a person or company employed by another person or company (called the PRINCIPAL) for the purpose of arranging CONTRACTS between the principal and third parties. An agent generally has authority to act within broad limits in conducting business on behalf of his or her principal and has a basic duty to carry out the tasks involved with due skill and diligence.

An agent or broker acts as an intermediary in bringing together buyers and sellers of a good or service, receiving a flat or sliding scale commission or fee related to the nature and comprehensiveness of the work undertaken and/or value of the transaction involved. Agents and agencies are encountered in one way or another in most economic activities and play an important role in the smooth functioning of the market mechanism. A stockbroker, for example, acts on behalf of clients wishing to buy and sell financial securities; an estate agent acts as an intermediary between buyers and sellers of houses, offices, etc.; while an insurance broker negotiates insurance cover on behalf of clients with an insurance company. A recruitment agency performs the services of advertising for, interviewing and selecting employees on behalf of a company. In addition to the role of agents as market intermediaries, organizational theorists have paid particular attention to the internal relationship between the employees (‘agents’) and owners (‘principals’) of a company See PRINCIPAL-AGENT THEORY.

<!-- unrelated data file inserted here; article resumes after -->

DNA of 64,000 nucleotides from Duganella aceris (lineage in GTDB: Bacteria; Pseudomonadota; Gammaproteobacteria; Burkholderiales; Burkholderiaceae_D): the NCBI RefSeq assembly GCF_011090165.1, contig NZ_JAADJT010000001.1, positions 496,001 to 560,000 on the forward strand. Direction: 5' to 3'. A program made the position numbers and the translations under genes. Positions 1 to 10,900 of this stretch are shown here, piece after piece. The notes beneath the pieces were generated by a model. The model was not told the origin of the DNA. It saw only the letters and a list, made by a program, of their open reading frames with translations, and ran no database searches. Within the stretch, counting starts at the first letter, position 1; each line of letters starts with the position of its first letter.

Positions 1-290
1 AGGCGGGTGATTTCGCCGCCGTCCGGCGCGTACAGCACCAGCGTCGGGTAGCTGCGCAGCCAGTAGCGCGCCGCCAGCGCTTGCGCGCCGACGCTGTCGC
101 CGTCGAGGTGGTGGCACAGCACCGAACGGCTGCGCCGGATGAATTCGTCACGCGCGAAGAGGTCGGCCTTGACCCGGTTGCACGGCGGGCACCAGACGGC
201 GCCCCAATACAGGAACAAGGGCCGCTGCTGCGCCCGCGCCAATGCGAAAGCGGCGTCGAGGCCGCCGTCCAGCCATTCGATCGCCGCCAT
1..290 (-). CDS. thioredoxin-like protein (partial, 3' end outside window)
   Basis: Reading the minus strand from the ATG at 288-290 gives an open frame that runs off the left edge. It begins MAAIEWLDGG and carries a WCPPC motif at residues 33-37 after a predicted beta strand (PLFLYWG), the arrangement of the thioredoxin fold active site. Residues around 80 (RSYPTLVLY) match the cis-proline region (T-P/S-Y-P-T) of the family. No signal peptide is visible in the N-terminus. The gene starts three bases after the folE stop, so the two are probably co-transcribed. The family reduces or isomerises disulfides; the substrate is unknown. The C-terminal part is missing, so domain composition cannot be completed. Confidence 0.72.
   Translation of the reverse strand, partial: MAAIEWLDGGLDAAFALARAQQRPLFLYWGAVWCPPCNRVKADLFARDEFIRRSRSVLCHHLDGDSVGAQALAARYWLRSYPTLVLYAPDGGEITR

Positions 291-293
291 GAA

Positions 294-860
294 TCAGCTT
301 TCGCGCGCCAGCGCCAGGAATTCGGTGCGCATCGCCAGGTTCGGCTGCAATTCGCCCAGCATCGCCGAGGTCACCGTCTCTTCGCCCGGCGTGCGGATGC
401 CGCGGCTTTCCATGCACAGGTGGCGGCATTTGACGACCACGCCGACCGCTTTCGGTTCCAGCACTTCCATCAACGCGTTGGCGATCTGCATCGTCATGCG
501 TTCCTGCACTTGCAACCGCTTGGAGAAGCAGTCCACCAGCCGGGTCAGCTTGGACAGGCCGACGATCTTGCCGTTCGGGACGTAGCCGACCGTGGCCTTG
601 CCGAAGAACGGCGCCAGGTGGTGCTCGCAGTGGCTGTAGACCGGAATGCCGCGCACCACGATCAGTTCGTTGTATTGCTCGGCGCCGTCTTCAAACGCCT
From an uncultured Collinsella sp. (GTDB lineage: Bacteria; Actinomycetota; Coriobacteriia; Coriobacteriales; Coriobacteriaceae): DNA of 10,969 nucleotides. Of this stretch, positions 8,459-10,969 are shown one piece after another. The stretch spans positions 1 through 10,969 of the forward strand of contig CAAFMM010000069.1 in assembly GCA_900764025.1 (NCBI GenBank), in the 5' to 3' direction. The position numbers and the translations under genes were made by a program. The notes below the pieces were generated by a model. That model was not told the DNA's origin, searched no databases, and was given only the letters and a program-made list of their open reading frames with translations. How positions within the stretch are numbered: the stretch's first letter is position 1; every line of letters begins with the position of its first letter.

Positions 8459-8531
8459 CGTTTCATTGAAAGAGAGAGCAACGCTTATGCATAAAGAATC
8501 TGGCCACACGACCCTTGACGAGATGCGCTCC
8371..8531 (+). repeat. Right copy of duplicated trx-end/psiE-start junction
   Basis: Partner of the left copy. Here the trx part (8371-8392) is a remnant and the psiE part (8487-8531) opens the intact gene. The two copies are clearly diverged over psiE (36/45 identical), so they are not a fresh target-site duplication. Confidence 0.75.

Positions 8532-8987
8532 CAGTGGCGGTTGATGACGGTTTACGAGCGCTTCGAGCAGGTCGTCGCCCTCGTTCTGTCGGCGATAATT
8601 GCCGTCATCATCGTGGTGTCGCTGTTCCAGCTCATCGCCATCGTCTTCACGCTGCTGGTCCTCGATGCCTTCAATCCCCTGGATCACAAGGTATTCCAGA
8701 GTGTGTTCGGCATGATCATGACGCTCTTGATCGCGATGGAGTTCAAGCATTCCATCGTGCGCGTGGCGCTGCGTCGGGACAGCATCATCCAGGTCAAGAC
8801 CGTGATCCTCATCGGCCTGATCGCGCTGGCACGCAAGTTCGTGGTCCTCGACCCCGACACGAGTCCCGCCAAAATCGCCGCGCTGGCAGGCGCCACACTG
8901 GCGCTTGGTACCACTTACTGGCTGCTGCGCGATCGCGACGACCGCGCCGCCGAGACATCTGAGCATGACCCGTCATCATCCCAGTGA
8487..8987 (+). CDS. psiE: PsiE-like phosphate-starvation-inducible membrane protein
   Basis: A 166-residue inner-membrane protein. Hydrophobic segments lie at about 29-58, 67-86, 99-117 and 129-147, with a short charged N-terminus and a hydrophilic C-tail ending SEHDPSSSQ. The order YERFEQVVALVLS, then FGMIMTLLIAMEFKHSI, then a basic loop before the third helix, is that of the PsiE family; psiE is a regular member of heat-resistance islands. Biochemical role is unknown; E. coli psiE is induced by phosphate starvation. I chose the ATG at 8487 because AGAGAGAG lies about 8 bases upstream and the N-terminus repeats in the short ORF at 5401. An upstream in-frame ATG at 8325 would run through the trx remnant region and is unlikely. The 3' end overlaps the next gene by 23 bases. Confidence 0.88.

agent